Ceefax service closes down after 38 years on BBC

 

How BBC Northern Ireland viewers saw Ceefax say goodbye after 38 years

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BBC Ceefax, the world's first teletext service, has completed its final broadcast after 38 years on air.

Before Olympic champion Dame Mary Peters turned off the last of the UK's analogue TV signals in Belfast, a series of graphics on Ceefax's front page disappeared down to a small dot.

The Plain English Campaign earlier gave Ceefax a lifetime achievement award for "clarity" and use of "everyday words".

And ex-Prime Minister Sir John Major said Ceefax would be "much missed".

Sir John, who has previously revealed that he regularly checked Ceefax pages between Downing Street meetings to keep up to date with cricket scores, said: "Ceefax will be much missed. At moments of high pressure - with little time for detailed examination of the news - Ceefax headlines offered an instant window on the world.

Fond farewells

  • Gary Lineker (via Twitter): I see Ceefax has finally been put to rest. How on earth can we watch Wimbledon now?
  • Nicky Byrne (Strictly contestant, via Twitter): When I was named in the Leeds United 1st team squad v Southampton in 1995 aged 16 my mam & dad recorded the story from Ceefax!!!
  • Pete Clifton (Ceefax editor 1996-2000, via MSN): I'm mourning the death of an old friend, increasingly slow, creaky and made of Lego blocks - but despite outward appearances, a significant force behind some of the whizziest news services in the UK today.
  • Adam Shergold, via Mail Online: "I always admired the reporters who managed to mention every goal in a 4-4 thriller within the confines of four pixelated paragraphs."
  • Lee Walker, Eurosport: "Today marks the death of Jeff Stelling's electronic stepfather."

"From breaking global news to domestic sports news, Ceefax was speedy, accurate and indispensable. It can be proud of its record."

A few weeks after Ceefax provided coverage of its 10th and final Olympic Games, Lord Coe added his own tribute by saying: "Ceefax has been an invaluable news service for every sports fan over the last 38 years.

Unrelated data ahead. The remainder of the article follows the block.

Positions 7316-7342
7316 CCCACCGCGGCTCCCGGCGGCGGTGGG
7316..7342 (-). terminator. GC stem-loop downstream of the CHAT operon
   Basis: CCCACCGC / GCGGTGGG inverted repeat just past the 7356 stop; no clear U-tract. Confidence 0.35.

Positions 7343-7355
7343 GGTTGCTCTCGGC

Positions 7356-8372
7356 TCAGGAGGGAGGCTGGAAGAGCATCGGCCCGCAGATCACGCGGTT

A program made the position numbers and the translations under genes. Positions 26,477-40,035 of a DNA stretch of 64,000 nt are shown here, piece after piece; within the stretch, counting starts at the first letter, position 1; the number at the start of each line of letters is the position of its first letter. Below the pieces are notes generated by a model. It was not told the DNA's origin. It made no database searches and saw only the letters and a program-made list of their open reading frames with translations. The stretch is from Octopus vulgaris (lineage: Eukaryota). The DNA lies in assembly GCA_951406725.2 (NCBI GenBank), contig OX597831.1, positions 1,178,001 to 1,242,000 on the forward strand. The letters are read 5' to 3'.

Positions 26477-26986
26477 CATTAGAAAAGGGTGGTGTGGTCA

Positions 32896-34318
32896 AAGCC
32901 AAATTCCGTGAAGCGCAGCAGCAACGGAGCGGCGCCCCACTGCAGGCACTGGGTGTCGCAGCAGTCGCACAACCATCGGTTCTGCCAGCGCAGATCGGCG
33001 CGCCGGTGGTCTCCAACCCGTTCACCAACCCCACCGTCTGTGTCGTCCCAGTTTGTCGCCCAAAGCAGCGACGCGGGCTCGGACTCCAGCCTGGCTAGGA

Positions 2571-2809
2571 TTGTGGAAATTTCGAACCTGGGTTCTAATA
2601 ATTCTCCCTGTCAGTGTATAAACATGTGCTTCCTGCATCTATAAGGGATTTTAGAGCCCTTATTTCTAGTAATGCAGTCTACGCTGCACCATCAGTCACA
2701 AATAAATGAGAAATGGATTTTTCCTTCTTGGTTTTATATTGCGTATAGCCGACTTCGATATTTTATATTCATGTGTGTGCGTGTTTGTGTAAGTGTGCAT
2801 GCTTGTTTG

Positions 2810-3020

"I have checked in on many a sports news story, track and field triumph and, of course, Chelsea results!"

Ceefax was launched on 23 September 1974 to give BBC viewers the chance to check the latest news headlines, sports scores, weather forecast or TV listings - in a pre-internet era where the only alternative was to wait for the next TV or radio bulletin to be aired.

Its premise was to give viewers free access to the same information that was coming into the BBC newsroom, as soon as the BBC's journalists had received it.

Ceefax had initially been developed when BBC engineers, exploring ways to provide subtitles to enable viewers with hearing problems to enjoy BBC TV programmes, found it was possible to transmit full pages of text information in the "spare lines" transmitted on the analogue TV signal.

Ceefax in the news

Roy Essandoh
  • In 2001, Roy Essandoh (above) became an FA Cup hero thanks to Ceefax. He read a plea from injury-hit Wycombe for players and got the winner in a quarter-final tie against Leicester
  • Bruce Rioch found out he had been sacked as QPR assistant manager when he read it on Ceefax
  • In 1999, Glenn Hoddle's daughter Zara wrote to Ceefax to back her father when his job as England manager hung in the balance
  • Early in his TV career, Gary Lineker said viewers would have been better off watching the first half of a Wimbledon match on Ceefax
  • In 1994, a newsflash was briefly broadcast on Ceefax during a rehearsal saying the Queen Mother had died. The BBC apologised to her.

The BBC then appointed veteran journalist Colin McIntyre, its former UN correspondent and chief publicity officer, as the first editor of a news and information service which was broadcast using the same method.